It seems like every week, there is a new update on the tourism status in Hawaii. Hawaii recently opened to inter-island travel within Hawaii which is a first step to loosening travel restrictions for Hawaii. Now, there is news for the rest of us that want to visit the islands. This announcement relaxes the mandatory 14-day quarantine period for both visitors and residents returning to Hawaii. Here is the latest from the press release by Governor David Ige.
The Changes Effective August 1, 2020
Gov. David Ige announced today all travelers arriving in Hawai‘i from out-of-state will be required to get a valid COVID-19 test prior to their arrival, and to show proof of a negative test result, to avoid the 14-day quarantine. The pre-travel testing program begins Aug. 1.
Out-of-state travelers arriving in Hawai‘i must get a PCR test prior to arrival from any testing location approved by the Hawai‘i State Department of Health. Evidence of a negative test result must be provided upon arrival in Hawai‘i. Without this, passengers arriving from out-of-state will be subject to the 14-day quarantine. You must have these test results prior to arrival in Hawaii – there will be no testing conducted at airports.
The Health Department is still in the process of developing this program but anticipates requiring an FDA-approved PCR test from a CLIA certified laboratory. Travelers will be required to provide printed or emailed pre-test certification as evidence of a negative test result. Travelers will be responsible for the cost of the pre-travel test.
Temperature checks will continue at airports across the state. Anyone with a temperature higher than 100.4 degrees or who is experiencing other symptoms will be required to undergo a secondary screening at the airport with trained healthcare staff.
Also, travelers will be required to fill out the State Travel and Health form.
What I Didn’t See In The Governor’s Press Release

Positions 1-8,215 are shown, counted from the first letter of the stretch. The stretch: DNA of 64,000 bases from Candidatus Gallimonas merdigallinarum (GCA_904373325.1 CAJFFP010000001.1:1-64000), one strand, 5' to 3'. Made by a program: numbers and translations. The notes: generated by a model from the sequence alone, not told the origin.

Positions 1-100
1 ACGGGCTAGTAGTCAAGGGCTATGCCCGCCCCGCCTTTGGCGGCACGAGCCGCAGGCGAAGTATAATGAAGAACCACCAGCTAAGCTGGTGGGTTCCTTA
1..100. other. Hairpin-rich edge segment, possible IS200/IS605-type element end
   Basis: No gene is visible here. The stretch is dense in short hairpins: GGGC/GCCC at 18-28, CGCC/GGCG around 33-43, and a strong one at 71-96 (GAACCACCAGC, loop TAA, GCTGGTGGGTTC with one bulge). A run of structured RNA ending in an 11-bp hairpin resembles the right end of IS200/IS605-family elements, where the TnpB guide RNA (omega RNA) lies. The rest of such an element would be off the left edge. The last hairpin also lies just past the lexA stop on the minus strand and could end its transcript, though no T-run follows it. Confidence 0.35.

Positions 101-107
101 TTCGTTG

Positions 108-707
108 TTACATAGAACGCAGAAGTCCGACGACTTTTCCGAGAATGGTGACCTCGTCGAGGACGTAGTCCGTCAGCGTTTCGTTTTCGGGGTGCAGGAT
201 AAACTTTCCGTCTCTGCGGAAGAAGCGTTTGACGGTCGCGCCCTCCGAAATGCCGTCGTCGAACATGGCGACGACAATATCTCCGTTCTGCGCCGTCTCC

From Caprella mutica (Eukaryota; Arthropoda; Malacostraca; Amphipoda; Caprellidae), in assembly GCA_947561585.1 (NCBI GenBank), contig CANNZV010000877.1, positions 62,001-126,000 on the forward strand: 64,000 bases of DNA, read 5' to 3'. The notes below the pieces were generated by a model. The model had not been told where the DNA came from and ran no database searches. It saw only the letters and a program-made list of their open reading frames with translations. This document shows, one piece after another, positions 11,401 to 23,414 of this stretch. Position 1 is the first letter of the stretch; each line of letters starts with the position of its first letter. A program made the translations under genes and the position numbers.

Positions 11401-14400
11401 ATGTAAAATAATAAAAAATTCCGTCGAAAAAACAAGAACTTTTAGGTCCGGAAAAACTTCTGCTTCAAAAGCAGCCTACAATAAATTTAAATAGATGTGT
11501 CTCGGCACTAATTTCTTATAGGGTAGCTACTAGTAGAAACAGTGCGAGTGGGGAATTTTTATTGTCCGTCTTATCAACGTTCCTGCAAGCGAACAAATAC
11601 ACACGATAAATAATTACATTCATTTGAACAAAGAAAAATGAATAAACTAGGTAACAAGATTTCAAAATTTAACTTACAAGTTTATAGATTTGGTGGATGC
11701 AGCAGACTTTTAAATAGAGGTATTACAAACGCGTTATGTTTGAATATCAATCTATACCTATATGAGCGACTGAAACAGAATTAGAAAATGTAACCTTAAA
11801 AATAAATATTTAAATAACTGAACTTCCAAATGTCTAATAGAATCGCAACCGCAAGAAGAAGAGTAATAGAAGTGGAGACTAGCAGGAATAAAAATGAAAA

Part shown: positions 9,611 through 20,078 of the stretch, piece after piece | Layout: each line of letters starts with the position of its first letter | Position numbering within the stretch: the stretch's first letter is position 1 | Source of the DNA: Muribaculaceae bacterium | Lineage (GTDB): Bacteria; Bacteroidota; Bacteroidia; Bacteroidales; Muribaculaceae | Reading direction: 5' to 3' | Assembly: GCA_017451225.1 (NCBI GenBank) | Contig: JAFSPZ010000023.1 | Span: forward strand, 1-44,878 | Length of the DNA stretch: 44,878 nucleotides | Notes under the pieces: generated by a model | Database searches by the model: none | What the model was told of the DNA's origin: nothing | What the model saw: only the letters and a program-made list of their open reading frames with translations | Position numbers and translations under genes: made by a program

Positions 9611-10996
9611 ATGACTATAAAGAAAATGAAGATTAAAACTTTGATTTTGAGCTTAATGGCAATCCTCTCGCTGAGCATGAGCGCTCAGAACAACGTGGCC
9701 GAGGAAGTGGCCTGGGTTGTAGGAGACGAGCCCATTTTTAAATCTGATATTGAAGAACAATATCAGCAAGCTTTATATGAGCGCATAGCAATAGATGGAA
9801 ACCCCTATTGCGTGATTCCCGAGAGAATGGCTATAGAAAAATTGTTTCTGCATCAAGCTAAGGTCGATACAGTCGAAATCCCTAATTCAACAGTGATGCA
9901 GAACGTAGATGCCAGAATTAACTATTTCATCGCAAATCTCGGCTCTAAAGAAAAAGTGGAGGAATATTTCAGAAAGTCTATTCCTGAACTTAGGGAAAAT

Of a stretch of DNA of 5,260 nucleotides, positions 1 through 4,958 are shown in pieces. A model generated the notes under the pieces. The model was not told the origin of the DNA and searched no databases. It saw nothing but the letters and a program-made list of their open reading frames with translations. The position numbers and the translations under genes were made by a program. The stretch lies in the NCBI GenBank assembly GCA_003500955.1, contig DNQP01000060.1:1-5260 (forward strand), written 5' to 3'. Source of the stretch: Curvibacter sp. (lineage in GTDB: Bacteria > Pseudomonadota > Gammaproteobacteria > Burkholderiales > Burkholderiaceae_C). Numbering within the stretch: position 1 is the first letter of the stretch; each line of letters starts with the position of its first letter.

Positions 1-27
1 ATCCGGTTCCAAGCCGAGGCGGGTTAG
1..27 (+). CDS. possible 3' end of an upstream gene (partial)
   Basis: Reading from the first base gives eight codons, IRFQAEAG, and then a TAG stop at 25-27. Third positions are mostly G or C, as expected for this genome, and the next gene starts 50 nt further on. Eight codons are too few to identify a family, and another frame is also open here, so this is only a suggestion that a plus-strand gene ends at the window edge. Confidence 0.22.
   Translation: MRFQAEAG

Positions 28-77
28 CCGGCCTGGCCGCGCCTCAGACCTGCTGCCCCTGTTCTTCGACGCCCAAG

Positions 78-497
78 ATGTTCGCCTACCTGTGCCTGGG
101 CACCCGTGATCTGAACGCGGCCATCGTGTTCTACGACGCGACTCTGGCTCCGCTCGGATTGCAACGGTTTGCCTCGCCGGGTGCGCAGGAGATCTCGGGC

I found it interesting that two details weren’t addressed by the press release:
- Will face-coverings be required?
- Does this cover U. S. residents only or people traveling from all parts of the world?
I have two phone calls into the Governor’s Communication Office and I will update these questions as soon as they return my phone calls.
What The Governors Office Is Saying
“The health of our community remains our primary focus. This multi-layered pre-travel testing and screening process allows travelers an alternative to the 14-day travel quarantine in a way that protects the health and safety of our kama‘āina and visitors,” said Gov. Ige. “Now is the time to work together to ensure that our local businesses can safely re-open to incoming travelers.”
“Asking passengers to get a negative COVID-19 test prior to travel is one more tool in our layered screening process that will help keep Hawai’i safe. As we navigate this pandemic, any way we can minimize risk while bringing some normalcy to our daily lives is the right path forward. I appreciate the incredible work of the partners involved in this process, and special thanks to the people of Hawaii who have shown their aloha, patience and resilience throughout this challenging time,” said Lt. Gov. Josh Green.
A Delicate Balancing Act
Hawaii is in a unique situation. There are health concerns of the indigenous people of Hawaii. The number 1 industry for Hawaii is tourism. Governor Ige is walking a tightrope to balance both. The unemployment rate for Hawaii through May, 2020 stood at 22.6%. His approach is similar to the steps that Alaska took to reopen to visitors.
Here are the Covid-19 charts for June 24, 2020:
When will Hawaii open? This is the question that people ask me the most. Certainly, this is very good news because Hawaii as a destination typically requires advance planning for airline tickets and lodging. This announcement will salvage some of the summer vacation season. Hawaii’s employment situation is in shambles and the residents will be able to go back to work in the tourist industry.
Governor Ige has relaxed the conditions. It is up to tourists to follow the conditions to the letter. The last thing that Hawaii needs is to reverse course because visitors to the islands can’t or won’t meet the conditions. The Health Department in Hawaii is still working on the testing requirements. I will update that information when it is available.
As we have seen during the pandemic, the situation remains fluid and could change at any time. Travel Codex will continue to monitor the tourism status in Hawaii.